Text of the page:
When the hearing resumed on February 19, 1997, respondent's attorney apprised the hearing officer of the outcome of petitioners' appeal. The child's mother asked the hearing officer to " … amend your order and your decision. We are asking that you permit us to select the evaluators that will test our child … We want you to order that the school district make available funds so that we do not have to hope and pray for reimbursement" (Transcript, page 5874). Thereafter, the then-CSE chairperson testified about what had been done to implement the hearing officer's prior decision. Petitioners began, but did not complete, their cross-examination of the then-CSE chairperson.

        As noted above, petitioners notified the hearing officer that they would not attend the hearing scheduled to take place on February 20, 1997. On February 21, 1997, the hearing officer issued his decision finding that respondent had fully complied with his prior decision ordering it to immediately arrange for the child's triennial evaluation. He ordered petitioners to notify the CSE chairperson and the Newington Children's Hospital whether they would present the child for the scheduled evaluation in March, 1997 (Exhibit B-IV). However, the hearing officer subsequently reopened the hearing with regard to respondent's implementation of his November 16, 1996 decision.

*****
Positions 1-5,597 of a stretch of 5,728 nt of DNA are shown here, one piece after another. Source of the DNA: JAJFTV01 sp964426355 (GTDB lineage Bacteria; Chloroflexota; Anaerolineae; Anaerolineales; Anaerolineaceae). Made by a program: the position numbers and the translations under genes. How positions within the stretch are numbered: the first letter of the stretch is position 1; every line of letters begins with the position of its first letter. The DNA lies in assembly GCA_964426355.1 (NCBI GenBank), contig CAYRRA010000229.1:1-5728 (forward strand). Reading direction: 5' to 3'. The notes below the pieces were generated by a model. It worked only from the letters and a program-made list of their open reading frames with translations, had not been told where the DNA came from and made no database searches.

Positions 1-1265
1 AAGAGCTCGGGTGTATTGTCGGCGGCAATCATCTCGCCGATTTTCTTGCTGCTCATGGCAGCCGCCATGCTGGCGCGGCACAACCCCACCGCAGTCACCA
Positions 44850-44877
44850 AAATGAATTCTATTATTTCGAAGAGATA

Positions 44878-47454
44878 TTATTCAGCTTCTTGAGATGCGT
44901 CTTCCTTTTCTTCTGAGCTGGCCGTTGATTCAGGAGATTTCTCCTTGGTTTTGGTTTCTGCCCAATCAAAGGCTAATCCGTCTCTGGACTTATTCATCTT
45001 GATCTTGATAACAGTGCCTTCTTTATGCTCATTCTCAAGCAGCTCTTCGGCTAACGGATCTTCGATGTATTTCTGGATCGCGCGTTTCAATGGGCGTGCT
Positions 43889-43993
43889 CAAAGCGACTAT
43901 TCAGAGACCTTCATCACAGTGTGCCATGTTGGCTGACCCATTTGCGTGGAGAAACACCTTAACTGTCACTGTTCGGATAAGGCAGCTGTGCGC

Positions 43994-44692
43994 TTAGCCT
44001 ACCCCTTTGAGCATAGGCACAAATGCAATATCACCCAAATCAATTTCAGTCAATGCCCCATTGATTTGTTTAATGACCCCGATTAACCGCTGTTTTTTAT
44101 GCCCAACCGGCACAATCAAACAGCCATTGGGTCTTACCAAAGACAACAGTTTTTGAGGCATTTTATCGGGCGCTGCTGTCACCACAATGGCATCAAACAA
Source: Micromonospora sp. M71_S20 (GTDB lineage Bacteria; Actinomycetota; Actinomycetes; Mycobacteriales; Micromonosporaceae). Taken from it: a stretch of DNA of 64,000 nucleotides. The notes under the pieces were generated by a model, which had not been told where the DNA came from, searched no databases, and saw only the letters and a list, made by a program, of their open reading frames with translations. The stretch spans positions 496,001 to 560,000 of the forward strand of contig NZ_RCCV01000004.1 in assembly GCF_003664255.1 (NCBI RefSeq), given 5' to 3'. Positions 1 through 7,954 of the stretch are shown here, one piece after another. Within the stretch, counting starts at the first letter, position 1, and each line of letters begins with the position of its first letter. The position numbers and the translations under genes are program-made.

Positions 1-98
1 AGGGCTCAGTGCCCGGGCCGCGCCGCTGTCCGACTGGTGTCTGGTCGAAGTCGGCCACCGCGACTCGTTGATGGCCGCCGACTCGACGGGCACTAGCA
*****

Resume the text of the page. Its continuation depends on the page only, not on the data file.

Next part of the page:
Having reviewed the transcripts of the hearings which were held on April 11, 1997, April 16, 1997, May 2, 1997, May 30, 1997, June 2, and November 17, 1997, I find that both parties were afforded an adequate opportunity to present their cases with respect to the fairly narrow issue of what respondent had done to implement the hearing officer's November 16, 1996 decision. Petitioners have not challenged any specific factual determination by the hearing officer. They simply argue that pursuant to Section 4404 (1) of the Education Law and Section 200.5 (c) of the Regulations of the Commissioner of Education, no impartial hearing officer is empowered to determine whether or not one of his or her prior orders has been followed. Petitioners further argue that the statute and regulation do not authorize a hearing officer to determine the appropriate relief to be granted for a perceived failure to obey a hearing officer's decision.